Scott Pruitt is not so much shaking things up at the EPA as restoring order, as with his decision to rescind the “Waters of the United States” rule — WOTUS, inevitably — which purported to expand the application of the Clean Water Act (CWA) and empower the federal government to regulate essentially any standing body of water and the lands adjacent to it. If you are wondering how bonkers the EPA was willing to be in its interpretation, consider that WOTUS would have applied to wet grass, if the grass had been wet enough.
WOTUS’s enforcement already had been suspended by the federal courts, and it will not be missed.
WOTUS had very little to do with clean water. In the words of Zippy Duvall, president of the American Farm Bureau Federation, “It was a federal land grab designed to put a straitjacket on farming and private businesses across this nation. That’s why our federal courts blocked it from going into effect for the past two years.”
WOTUS is a textbook example of federal mission creep. For years, “waters of the United States” were defined as navigable interstate and coastal waterways, that “are presently used, or have been used in the past, or may be susceptible for use to transport interstate or foreign commerce.” Under the Obama administration, the EPA expanded the definition of waters under its regulatory jurisdiction to include any body of water that might possibly be used in interstate commerce: For example, a cow pond used to water livestock producing meat that might eventually be sold across state lines became, under the new rules, “jurisdictional,” as though it were the Erie Canal or the Everglades. The Army Corps of Engineers language communicates the absurdity of this, describing federal jurisdiction over “mudflats, sandflats, wetlands, sloughs, prairie potholes, wet meadows, playa lakes, or natural ponds,” in addition to the familiar navigable waterways.
In addition to eliminating WOTUS, the EPA will be reconsidering its definition of which waters are subject to regulation under the CWA, as it should.
The EPA is a problem, one resulting from the interaction of two lamentable tendencies in contemporary American government. The first is the elevation of narrowly ideological environmentalism over ordinary quality-of-life concerns such as reducing air pollution and ensuring clean water for drinking and recreational purposes. For about 25 years, radical environmentalists and responsible environmentalists competed for influence in the major advocacy organizations and, inevitably, in government. The radicals won, and the environmental movement today is not preoccupied with smog or waste-dumping in rivers but instead is engaged in a jihad against capitalism and modern standards of living. There is no oil pipeline that it will not attempt to sabotage, no coal-export depot that it will not attempt to paralyze through litigation, no new recreational use of wilderness areas that it will not attempt to suffocate. That much should have become obvious during the fight over the Keystone XL pipeline: No environmental easement or precautionary measure was ever going to be enough to satisfy Keystone’s opponents, because they oppose oil pipelines per se. That ideology is dominant within the EPA as well, which is why giving the agency an open-ended mandate to regulate irrigation ditches in Nebraska, far from any legitimately interstate or international concern, is a mistake.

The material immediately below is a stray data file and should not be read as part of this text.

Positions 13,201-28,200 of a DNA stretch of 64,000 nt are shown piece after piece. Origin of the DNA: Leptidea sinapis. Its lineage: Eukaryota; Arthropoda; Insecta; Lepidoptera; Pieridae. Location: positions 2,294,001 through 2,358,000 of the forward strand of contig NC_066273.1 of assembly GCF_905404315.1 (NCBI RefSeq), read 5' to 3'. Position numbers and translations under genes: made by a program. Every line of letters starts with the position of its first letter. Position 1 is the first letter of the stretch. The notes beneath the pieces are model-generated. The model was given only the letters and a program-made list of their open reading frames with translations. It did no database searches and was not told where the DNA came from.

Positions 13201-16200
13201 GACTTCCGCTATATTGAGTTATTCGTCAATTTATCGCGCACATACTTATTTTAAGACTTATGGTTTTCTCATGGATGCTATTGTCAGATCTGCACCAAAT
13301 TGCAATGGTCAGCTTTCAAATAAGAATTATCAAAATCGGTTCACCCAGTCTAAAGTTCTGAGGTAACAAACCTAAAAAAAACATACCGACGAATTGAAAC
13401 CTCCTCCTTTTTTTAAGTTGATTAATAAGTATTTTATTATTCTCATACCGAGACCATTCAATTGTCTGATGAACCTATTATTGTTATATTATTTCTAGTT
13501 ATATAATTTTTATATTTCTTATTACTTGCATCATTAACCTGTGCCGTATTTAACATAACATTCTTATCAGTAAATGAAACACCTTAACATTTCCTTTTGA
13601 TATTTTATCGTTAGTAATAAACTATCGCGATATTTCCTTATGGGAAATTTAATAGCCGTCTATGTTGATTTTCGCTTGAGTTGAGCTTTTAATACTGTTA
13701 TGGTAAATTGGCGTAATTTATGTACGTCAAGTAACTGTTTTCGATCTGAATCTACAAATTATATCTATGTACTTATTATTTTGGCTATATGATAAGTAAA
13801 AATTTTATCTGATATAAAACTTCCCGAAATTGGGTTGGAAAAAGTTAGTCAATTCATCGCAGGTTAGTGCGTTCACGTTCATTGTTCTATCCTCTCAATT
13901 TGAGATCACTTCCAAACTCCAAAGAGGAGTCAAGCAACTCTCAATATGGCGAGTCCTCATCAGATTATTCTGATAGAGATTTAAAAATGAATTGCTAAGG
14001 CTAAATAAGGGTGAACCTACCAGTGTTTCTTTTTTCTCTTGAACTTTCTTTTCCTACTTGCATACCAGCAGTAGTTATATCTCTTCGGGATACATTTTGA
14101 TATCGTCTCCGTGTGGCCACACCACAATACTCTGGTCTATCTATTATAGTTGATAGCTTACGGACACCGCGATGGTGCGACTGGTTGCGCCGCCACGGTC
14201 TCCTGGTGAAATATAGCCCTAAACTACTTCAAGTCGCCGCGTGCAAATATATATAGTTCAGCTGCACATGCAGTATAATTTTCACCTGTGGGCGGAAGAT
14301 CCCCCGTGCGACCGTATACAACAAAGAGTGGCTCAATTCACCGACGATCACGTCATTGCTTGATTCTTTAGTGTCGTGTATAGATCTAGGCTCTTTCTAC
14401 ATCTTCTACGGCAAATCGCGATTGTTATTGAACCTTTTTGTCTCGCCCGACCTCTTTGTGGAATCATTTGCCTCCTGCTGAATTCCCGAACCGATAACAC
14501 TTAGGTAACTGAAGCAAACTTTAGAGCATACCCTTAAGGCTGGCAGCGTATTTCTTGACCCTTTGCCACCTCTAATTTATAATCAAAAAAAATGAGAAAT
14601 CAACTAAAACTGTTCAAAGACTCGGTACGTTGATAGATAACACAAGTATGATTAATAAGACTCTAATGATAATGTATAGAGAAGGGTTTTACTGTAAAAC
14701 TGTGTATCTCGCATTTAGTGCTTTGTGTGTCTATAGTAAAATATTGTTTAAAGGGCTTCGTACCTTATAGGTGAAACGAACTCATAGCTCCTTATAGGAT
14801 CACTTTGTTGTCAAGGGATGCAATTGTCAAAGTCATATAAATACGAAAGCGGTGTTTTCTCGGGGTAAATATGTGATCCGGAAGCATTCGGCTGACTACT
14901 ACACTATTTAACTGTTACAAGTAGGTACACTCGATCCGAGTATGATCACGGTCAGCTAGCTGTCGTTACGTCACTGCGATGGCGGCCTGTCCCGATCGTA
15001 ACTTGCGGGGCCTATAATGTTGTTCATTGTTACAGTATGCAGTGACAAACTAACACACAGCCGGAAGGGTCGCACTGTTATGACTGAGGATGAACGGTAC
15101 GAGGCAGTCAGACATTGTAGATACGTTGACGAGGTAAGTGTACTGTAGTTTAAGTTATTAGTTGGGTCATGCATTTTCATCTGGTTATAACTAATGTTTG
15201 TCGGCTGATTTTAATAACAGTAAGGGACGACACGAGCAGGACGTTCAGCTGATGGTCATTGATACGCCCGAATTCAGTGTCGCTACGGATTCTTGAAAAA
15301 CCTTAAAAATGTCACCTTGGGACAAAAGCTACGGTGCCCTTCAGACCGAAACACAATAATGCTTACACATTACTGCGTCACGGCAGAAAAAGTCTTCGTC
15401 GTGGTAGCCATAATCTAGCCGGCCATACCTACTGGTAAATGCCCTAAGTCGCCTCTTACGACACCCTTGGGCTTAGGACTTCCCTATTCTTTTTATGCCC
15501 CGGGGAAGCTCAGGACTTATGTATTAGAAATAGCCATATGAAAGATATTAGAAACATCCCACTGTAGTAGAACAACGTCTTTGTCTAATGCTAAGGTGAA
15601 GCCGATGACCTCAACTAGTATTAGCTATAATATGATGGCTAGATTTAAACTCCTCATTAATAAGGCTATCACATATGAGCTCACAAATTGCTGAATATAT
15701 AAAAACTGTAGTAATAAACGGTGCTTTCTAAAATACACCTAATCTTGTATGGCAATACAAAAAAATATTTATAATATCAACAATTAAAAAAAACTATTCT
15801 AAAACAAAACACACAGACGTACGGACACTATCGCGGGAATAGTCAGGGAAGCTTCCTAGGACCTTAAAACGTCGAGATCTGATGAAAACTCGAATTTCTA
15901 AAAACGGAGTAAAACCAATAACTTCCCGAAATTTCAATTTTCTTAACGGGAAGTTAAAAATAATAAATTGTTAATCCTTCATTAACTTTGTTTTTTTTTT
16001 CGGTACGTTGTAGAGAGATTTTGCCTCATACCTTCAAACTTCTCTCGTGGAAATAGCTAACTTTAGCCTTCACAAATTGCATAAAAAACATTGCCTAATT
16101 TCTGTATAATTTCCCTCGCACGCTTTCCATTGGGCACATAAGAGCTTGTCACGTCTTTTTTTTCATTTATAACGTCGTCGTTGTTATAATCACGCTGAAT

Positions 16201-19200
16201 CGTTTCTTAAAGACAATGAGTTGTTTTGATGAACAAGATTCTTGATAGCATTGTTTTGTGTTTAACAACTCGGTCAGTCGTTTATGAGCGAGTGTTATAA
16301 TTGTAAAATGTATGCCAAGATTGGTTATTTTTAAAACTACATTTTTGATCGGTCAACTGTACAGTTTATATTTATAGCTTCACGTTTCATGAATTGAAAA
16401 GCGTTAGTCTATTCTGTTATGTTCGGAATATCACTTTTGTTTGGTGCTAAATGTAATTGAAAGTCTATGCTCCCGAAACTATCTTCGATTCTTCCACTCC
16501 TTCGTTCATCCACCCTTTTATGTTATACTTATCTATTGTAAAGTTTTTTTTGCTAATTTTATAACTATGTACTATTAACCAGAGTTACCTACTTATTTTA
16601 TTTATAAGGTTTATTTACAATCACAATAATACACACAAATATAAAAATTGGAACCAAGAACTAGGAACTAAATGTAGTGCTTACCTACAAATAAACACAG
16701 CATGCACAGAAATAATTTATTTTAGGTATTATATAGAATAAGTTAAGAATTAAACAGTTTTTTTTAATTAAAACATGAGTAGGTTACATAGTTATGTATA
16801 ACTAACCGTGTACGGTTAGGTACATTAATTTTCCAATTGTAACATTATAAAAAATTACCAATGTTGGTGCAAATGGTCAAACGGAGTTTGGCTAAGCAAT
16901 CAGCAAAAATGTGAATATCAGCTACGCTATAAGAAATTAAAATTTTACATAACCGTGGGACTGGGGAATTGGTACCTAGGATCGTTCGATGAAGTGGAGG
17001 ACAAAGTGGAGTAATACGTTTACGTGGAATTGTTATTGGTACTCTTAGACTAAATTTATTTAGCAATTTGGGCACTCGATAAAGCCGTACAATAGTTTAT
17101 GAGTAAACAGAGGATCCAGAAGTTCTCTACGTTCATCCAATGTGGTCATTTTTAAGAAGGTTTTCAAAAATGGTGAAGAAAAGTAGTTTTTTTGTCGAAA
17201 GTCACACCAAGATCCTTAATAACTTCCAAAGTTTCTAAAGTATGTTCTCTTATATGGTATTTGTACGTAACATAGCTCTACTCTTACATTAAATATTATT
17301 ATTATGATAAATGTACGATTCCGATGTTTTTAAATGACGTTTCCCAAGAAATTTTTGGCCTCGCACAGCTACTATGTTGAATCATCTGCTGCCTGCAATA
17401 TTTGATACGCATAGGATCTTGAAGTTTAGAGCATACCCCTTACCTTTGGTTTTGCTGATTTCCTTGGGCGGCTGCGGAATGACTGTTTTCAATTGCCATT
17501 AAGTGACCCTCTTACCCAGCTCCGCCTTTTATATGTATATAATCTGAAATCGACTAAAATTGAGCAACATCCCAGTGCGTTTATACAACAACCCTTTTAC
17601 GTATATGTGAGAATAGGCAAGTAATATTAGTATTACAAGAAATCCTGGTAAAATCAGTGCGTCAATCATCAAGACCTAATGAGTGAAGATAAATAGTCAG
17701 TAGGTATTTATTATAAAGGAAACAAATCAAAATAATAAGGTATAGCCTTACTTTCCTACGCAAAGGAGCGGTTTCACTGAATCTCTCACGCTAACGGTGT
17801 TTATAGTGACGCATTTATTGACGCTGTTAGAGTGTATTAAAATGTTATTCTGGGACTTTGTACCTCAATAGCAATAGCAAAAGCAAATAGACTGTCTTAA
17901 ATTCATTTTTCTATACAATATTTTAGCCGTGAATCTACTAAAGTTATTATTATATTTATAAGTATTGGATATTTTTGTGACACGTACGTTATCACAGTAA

The second part of the EPA problem is the out-of-control substitution of agency regulation for statutes passed by Congress. As with health-care policy and much else that is defective in our public policy, environmental laws such as the Clean Air Act and the Clean Water Act have been effectively converted into a series of enabling acts, “the secretary shall” and “the secretary may,” creating an enormous body of onerous and sometimes contradictory administrative law enacting federal policies far removed from the substance of the laws actually passed by the democratically elected lawmakers accountable to the people. The federal bureaucrats enjoy their immunity to democratic accountability, and Congress, alas, enjoys shifting its accountability to the unaccountable.
EPA administrator Scott Pruitt has expressed his desire to restore something like the rule of law at the agency, reining in its more ambitious and expansive interpretations of the laws passed by Congress and — radical thought! — hewing instead to what the law actually says, providing what Pruitt describes as “regulatory certainty” to businesses and citizens.
The usual ninnies are shrieking in the expected hysterical fashion. But the fact is, no one is in favor of water or air pollution. At question is whether we ought to treat a wet meadow in Oklahoma the same way we treat Lake Tahoe when it comes to federal regulation, whether the mission of the EPA is, as advertised, environmental protection, or whether it is to be deputized to lead an ideological jihad against modern industrial capitalism. Also at question is whether our laws are going to be made by our elected lawmakers or by unelected administrators in Washington. Pruitt has chosen wisely here, and has much more work to do in the same vein.